Student Spends Summer at NASA

What first comes to mind when you think about a career at the National Aeronautics and Space Administration? Is it astronomy? Physics? Engineering? Do you think of space explorations and astronauts? Senior Clair Anderson has given us a reason to change that. When you think of a career at NASA, think psychology.

Last May, Anderson received notice that her application had been chosen for the Goddard Space Flight Center’s Flight Project Directorate Business Internship with NASA in Greenbelt, Md. Over 6,000 national and international student applications were submitted and only 300 students were chosen.

Anderson’s dream of working at NASA formed at an early age.

“I was obsessed with space as a child and young adult,” said Anderson, “I was known for wearing a lunar module charm necklace and for my knowledge of the northern hemisphere constellations as a teen.”

Her dreams began to take shape through guidance and encouragement from psychology professor, Dr. Aris Karagiogakis.

“I felt like it was a bit of a shot in the dark, but worth a shot anyway,” claimed Karagiorgakis, “Clair is very deserving, she had the qualifications and had the training.”

Anderson’s qualifications and training seemed to stand out among hundreds of applications. Her mentor from NASA felt that she was tailored for the position — even among other applicants from Ivy League universities such as Harvard, Yale, and Princeton.

“As a psychology major, I never thought my dream of working for NASA would be possible,” said Anderson, “the amount of gratitude I owe Dr. Karagiorgakis for taking interest in my far-fetched goal is exponential.”

Several projects were completed during the 10-week period Anderson spent at NASA. These projects were in the area of Industrial-Organizational Psychology, which aimed towards maintaining and polishing workplace effectiveness.

“I worked with two mentors to aid workplace effectiveness through human capital, administrative, and business applications,” stated Anderson.

Research was collected on workforce trends, an internship welcome event was organized, and brainstorming on how to build diversity and leadership positions were executed. Anderson’s mentors assisted with project needs in addition to helping her reach other goals.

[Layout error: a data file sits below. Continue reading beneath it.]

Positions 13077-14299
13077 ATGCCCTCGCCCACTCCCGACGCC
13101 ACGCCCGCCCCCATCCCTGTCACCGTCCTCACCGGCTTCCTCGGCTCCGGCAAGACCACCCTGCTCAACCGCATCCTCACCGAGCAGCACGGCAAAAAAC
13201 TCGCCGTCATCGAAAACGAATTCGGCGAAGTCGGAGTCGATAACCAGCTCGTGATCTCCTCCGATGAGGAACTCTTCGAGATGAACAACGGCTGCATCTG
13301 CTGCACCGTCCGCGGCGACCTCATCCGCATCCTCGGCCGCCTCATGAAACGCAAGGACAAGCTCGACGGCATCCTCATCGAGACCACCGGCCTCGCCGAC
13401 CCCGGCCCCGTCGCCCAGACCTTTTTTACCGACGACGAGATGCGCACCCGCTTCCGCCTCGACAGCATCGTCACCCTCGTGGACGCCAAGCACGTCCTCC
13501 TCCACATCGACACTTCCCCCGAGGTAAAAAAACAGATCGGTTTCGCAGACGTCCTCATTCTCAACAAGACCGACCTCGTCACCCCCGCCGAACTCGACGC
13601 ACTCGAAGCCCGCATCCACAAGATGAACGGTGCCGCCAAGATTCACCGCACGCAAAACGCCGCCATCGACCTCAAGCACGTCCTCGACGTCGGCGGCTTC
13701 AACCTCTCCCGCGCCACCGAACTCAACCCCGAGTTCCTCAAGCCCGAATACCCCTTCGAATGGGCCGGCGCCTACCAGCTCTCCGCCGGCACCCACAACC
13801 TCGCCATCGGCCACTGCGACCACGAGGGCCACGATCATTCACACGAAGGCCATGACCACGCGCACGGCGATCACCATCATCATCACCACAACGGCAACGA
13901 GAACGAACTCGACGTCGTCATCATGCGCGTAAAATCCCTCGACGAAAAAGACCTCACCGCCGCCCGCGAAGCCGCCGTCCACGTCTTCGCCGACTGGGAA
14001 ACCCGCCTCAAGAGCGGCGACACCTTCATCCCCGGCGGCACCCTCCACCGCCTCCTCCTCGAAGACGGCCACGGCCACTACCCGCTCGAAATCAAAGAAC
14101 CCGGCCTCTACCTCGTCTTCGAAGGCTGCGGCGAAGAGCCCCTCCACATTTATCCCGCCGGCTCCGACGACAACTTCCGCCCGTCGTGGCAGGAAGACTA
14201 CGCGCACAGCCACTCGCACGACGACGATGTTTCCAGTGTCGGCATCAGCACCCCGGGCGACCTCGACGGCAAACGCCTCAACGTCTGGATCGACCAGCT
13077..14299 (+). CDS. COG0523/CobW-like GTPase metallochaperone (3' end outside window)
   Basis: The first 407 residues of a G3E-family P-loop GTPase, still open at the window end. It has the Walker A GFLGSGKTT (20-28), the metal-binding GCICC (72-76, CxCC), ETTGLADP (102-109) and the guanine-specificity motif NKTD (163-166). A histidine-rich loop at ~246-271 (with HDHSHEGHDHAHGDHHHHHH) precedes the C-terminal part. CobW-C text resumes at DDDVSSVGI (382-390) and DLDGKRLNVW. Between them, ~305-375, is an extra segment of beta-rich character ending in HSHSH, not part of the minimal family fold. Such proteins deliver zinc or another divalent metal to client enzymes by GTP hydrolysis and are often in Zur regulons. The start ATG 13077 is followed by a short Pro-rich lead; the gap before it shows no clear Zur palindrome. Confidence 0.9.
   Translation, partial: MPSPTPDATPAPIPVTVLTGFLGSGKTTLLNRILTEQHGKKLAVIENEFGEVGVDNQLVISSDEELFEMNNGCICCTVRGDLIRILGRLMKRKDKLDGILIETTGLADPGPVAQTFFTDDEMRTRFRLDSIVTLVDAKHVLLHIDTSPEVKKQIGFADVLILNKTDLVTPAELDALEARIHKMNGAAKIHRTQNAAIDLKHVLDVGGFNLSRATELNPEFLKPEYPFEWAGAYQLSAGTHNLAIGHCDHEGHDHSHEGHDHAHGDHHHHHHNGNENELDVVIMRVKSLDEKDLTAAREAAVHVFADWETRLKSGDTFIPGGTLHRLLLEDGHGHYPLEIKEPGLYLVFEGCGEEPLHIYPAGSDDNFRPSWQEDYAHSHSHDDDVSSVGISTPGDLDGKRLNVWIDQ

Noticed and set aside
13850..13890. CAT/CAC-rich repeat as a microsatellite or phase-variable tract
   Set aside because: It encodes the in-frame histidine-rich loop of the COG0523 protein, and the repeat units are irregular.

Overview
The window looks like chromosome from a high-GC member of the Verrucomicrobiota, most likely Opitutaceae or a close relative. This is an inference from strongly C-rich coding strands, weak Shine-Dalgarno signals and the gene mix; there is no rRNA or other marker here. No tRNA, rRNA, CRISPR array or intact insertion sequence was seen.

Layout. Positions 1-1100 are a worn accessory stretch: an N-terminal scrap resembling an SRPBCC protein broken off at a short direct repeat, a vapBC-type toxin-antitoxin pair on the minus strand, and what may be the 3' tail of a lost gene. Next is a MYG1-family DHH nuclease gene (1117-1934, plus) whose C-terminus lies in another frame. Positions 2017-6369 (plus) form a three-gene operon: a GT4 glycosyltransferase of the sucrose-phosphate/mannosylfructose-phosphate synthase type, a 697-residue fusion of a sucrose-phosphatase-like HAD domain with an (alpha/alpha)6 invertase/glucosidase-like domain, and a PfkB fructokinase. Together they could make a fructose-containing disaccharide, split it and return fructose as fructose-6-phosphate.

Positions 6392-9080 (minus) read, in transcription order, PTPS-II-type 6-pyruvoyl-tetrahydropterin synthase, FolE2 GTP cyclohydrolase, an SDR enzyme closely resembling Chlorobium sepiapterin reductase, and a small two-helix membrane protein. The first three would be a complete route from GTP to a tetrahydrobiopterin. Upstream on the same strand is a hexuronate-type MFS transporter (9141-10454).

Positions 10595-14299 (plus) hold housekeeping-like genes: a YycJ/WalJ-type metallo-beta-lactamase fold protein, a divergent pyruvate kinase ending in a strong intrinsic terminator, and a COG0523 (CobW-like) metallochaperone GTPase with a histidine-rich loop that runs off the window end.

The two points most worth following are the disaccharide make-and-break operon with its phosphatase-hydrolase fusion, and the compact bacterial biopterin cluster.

“Donna and Val [Anderson’s mentors] were always making certain my education and career goals were priority, ensuring that I was included and an active member in every meeting my security clearance would allow,” said Anderson.

Anderson’s security clearance also allowed her to see other aspects of the facility at NASA.

“I had an opportunity to tour GSFC [Goddard Space Flight Center] and see scientists, engineers, and other great minds in action,” said Anderson.

She even saw where satellites were built, toured a NASA clean room, and saw the duplicate model of the James Webb Telescope that is currently in construction.

“The fact that I was in the midst of a once in a lifetime experience was never forgotten,” said Anderson, adding, “even though the fast paced, high priority, environment kept me busy, seeing the NASA logo everywhere was a consistent reminder of how important the job was — it was an emblem of pride and encouragement.”

Anderson’s accomplishments will certainly have an impact on her future career and serve as an example of how diversified a chosen major can actually be.

“You can learn so many skills in different fields that you never would have thought,” Karagiorgakis commented.

Dr. Emilia Flint, Anderson’s internship advisor, agrees, “These are the types of internships we hope our students reach out for — the ones that you know will have a positive impact on their career and truly transform their life.”

A scientific poster that Anderson created summarizing her internship projects can be seen hanging in the Jonas Skywalk.